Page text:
Sumptuously mounted and remarkably grounded, Bright Star is a breezy, passionate, and gently erotic love story that never tips into sentimentality. It eludes any taint of costume drama frippery and recasts hackneyed old stanzas in refreshing new verse.
Bright Star is the heartbreaking account of gifted poet John Keats and beloved dressmaker Fanny Brawne, a star-crossed couple in early 1800s London. Told in delicate, painterly colours, magnificently presented through the simplest and most routine moments – as a sequence of awkward glances, minor missteps, long separations, and chaperoned walks in the woods – their attachment exemplifies a lyrical, layered courtship in an age of Hollywood crass.
Gorgeous and organic, gritty and ethereal, quaint and contemporary, it’s an intoxicating and intelligent romance with strong fleshed-out characters that defy all the clichés. Silence, stillness, and the restrained desire of its lovers are given their due. Most of all, it’s a fine-boned, luminous tribute to Keats and the sufferings of disrupted devotion, reminding us of the brilliance of Keats’ flame, and how it was extinguished far too early.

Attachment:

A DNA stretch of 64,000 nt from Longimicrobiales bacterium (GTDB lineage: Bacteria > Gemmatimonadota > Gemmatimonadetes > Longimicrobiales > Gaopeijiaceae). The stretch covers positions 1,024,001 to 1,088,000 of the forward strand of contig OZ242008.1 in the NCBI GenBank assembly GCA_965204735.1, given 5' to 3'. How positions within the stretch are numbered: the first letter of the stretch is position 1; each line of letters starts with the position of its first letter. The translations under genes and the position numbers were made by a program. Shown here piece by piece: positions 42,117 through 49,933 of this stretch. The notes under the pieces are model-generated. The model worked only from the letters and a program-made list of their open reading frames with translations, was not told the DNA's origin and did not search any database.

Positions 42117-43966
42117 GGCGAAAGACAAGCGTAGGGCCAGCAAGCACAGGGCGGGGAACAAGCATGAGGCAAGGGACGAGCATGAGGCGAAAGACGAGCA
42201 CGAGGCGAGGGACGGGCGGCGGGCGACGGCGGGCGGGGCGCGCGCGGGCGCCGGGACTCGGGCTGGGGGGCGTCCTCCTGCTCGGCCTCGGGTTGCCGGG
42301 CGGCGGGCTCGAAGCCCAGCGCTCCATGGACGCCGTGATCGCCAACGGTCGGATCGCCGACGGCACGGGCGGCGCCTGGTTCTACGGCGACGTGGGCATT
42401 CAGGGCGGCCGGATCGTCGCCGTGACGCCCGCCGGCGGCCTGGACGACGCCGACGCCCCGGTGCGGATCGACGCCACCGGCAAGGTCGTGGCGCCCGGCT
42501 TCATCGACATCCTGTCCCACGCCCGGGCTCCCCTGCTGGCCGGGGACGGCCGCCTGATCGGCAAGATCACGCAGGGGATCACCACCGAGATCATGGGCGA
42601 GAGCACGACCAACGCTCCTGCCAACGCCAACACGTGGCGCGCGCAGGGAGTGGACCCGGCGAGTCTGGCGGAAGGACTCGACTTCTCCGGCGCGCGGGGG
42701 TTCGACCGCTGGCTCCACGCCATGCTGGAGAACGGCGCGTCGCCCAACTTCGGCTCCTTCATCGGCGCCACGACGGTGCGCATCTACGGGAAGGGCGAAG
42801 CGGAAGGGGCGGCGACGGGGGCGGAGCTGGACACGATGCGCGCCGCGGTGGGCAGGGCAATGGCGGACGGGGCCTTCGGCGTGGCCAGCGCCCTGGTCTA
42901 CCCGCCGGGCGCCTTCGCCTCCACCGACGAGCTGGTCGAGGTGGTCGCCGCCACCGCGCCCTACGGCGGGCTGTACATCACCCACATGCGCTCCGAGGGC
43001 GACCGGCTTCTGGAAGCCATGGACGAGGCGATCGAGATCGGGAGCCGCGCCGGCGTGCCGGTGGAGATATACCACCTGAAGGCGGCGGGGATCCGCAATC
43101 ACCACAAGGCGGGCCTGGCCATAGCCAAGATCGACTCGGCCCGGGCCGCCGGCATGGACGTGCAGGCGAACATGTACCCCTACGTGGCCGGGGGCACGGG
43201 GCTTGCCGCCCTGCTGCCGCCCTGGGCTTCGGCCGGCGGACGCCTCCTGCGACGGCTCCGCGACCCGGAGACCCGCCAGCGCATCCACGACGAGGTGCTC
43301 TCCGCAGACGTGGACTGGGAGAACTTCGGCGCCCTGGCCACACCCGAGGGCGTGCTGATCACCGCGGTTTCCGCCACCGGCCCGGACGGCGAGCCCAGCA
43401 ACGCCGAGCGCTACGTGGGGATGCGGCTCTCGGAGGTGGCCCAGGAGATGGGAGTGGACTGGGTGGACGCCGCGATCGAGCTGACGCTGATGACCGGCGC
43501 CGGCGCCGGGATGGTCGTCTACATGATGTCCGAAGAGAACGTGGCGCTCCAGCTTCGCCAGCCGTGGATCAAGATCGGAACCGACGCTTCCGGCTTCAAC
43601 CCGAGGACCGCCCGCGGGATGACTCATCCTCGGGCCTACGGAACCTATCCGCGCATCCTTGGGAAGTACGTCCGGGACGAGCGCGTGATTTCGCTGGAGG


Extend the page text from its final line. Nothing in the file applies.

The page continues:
Anchored by refined direction from Jane Campion (The Piano) and a flinty rendering of Fanny from relative newcomer Abbie Cornish (Stop-Loss), Bright Star boasts an irrefutable combination of wise casting, unselfconscious performances, burnished photography, and unstuffy dialogue. Every frame features an attention to detail, a passion for literature, and an intense, fully clothed, pre-Victorian sexiness that suggest a director in something close to rapture. Greig Fraser’s cool cinematography offsets the heat in Campion’s ecstatically literate screenplay, which quotes Keats’ handiwork all the way through the credits. It sounds like music.
What further animates this dramatically constrained film beyond the lively words is the vitality of nature. An image of butterflies blooming in a bedroom is Keats’ worldview in miniature. The room becomes a living bouquet: The insects, dashes of fluttery, silken color, linger on doorknobs; they perch delicately on linen curtains; they land on wooden windowsills painted white.
Ripe with the eroticism of a proud woman being seduced by words and undone by emotions, Bright Star traces the comminglings and collisions of poetic creation and amatory passion. It avoids any trace of musty reverence for a long-dead writer by concentrating our senses on the breathtaking girl next door, and portrays a romance not as torrid waves of drama but as something that is clumsily born, yet steadily gains its holding.
Intimate as a whisper, immediate as a blush, and universal as a first kiss, Bright Star palpitates with the sensual and spiritual. Your heart will break, your head will swoon, and you will vainly hope for a happy ending that history does not permit. Burning with a scintillating beauty, Bright Star is a shining beacon in the recesses of the night, and its glow persists.